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  10. Misinformation and Intentional Deception: A Novel Account of Fake News.Michel Croce & Tommaso Piazza - forthcoming - In Maria Silvia Vaccarezza & Nancy Snow (eds.), Virtues, Democracy, and Online Media: Ethical and Epistemic Issues. Routledge.
    This chapter introduces a novel account of fake news and explains how it differs from other definitions on the market. The account locates the fakeness of an alleged news report in two main aspects related to its production, namely that its creators do not think to have sufficient evidence in favor of what they divulge and they fail to display the appropriate attitude towards the truth of the information they share. A key feature of our analysis is that it does (...)
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  11. Consuming Fake News: Can We Do Any Better?Michel Croce & Tommaso Piazza - forthcoming - Social Epistemology.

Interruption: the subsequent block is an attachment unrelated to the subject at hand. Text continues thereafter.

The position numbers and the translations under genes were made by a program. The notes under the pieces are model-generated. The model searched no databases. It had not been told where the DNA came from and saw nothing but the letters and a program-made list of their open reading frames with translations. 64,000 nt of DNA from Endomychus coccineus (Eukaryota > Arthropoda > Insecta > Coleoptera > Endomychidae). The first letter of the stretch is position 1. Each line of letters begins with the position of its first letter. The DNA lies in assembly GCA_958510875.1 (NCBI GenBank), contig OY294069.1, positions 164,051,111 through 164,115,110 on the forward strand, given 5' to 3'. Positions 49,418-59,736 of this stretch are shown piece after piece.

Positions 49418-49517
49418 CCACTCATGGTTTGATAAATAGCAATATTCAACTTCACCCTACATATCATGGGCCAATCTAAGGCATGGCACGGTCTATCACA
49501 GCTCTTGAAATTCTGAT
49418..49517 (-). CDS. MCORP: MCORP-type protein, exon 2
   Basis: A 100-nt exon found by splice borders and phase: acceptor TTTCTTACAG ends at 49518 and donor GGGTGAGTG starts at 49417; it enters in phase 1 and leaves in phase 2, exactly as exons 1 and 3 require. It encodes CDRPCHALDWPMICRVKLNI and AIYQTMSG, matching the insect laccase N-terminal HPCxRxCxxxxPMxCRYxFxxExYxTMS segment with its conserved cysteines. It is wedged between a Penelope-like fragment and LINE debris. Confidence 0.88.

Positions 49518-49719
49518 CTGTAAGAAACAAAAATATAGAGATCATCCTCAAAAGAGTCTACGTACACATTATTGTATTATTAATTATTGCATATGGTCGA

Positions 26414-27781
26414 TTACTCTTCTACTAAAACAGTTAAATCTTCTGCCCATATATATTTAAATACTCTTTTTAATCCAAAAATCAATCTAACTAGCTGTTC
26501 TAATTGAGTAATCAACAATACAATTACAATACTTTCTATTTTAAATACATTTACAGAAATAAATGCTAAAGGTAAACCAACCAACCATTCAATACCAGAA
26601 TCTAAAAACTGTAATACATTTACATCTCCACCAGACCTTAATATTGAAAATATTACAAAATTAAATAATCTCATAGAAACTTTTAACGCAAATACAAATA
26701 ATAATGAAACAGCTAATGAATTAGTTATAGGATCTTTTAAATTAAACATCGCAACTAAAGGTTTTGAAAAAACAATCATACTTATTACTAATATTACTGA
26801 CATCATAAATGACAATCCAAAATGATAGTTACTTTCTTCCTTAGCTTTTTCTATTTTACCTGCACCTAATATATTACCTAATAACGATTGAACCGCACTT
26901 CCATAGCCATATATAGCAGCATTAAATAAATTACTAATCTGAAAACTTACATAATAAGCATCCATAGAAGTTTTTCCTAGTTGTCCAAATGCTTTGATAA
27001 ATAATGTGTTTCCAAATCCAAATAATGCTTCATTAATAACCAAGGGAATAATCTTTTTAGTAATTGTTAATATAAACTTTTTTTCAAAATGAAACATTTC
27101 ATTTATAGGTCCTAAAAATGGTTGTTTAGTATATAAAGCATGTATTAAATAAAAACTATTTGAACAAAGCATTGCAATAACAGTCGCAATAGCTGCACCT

This paper focuses on extant approaches to counteract the consumption of fake news online. Proponents of structural approaches suggest that our proneness to consuming fake news could only be reduced by reshaping the architecture of online environments. Proponents of educational approaches suggest that fake news consumers should be empowered to improve their epistemic agency. In this paper, we address a question that is relevant to this debate: namely, whether fake news consumers commit mistakes for which they can be criticized and (...)
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  12. Intersubjective Propositional Justification.Silvia De Toffoli - forthcoming - In Luis R. G. Oliveira & Paul Silva Jr (eds.), Propositional and Doxastic Justification. Routledge.